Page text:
The Senate Health and Human Services Appropriations Subcommittee voted 12-1 to approve a measure (SB 1666) that collapses three bills (SB 1666, 1668 and 1670) into one. It would make a series of changes to the Florida Department of Children and Families and the community-based care agencies that provide adoption and foster care services to children in the state system.

Reececliff's Pies A Lakeland Tradition

Apr 2, 2014

Reececliff Family Diner in Lakeland has been turning out its award winning pies since the 1930s, and lots of families rely on them every year for their Thanksgiving dessert. The restaurant has been operating in the Dixieland neighborhood since 1934.

Sammy Mack / StateImpact Florida

It’s report card day at Miami Carol City Senior High, and sophomore Mack Godbee is reviewing his grades with his mentor, Natasha Santana-Viera.

The first quarter on Godbee’s report card is littered with Ds and Fs. This quarter, there are more Cs and Bs. He’s got an A in English.

“Congratulations on that,” says Santana-Viera. “When you need help, do you know where to go?”

“Straight to y’all,” says Godbee.

While the "warning shot" bill got teed up for a vote in the Senate, a couple of gun-related measures have already passed the full House as of Thursday. But after a dust-up between lawmakers, a revived attempt to repeal Florida’s Stand Your Ground law failed again.

NRA's Busy Week

Disputed Trauma Centers Gain Support

Mar 12, 2014

In what one supporter called a "reset for the trauma system," a House panel Tuesday approved a controversial bill that would ensure the continued operation of three disputed trauma centers in Manatee, Pasco and Marion counties.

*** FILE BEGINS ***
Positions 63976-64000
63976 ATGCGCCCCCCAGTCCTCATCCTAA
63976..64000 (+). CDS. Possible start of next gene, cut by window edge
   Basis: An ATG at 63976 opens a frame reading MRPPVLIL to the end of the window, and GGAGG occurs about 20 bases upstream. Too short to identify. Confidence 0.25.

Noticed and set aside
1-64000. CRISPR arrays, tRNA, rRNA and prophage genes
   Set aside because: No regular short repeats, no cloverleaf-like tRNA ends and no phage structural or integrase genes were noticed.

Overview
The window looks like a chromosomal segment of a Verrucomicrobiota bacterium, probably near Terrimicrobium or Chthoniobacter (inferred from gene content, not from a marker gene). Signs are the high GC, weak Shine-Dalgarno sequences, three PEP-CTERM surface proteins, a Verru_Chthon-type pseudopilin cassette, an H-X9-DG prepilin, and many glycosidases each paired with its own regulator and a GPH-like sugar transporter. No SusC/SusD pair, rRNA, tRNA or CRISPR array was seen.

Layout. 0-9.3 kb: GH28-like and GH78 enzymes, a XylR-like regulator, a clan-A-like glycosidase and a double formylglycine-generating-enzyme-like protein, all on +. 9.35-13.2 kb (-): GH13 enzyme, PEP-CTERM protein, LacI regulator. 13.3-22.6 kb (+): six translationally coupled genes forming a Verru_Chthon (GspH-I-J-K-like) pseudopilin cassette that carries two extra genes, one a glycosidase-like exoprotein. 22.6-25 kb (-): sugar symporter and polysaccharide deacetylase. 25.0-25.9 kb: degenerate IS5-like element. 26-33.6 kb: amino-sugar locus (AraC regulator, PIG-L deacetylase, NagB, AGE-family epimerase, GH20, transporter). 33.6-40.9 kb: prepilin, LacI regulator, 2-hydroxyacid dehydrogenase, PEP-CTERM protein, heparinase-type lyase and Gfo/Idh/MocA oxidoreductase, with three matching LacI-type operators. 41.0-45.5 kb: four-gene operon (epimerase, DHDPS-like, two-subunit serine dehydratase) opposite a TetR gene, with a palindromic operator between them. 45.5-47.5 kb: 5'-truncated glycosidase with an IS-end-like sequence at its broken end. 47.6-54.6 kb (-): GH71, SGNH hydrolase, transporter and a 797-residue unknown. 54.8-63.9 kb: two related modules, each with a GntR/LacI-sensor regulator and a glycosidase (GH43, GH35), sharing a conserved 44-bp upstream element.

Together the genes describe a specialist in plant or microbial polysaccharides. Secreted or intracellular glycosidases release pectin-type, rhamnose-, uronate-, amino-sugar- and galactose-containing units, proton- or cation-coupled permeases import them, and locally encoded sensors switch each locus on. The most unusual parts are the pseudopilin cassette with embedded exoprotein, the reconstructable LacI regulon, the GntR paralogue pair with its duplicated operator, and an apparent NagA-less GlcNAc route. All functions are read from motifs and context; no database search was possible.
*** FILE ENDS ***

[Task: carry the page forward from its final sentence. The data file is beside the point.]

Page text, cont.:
The 8-4 vote by the House Health Innovation Subcommittee was the first public decision in what promises to be a hospital-industry lobbying battle during this spring's legislative session.

Major industry players and the state Department of Health have been embroiled in nearly three years of legal fights about the approval of new trauma facilities.

Parasailing Rules Soar Through Senate

Mar 11, 2014
Associated Press

A long-sought effort to impose regulations on the parasailing industry glided Monday through its second Senate committee.

The Senate Commerce and Tourism Committee unanimously supported a measure (SB 320) that would prohibit parasailing operations when sustained winds are 20 mph or higher or when lightning storms are within seven miles.

The bill, which comes after similar proposals repeatedly failed in past legislative sessions, also would require parasailing operators to have at least $1 million in liability coverage.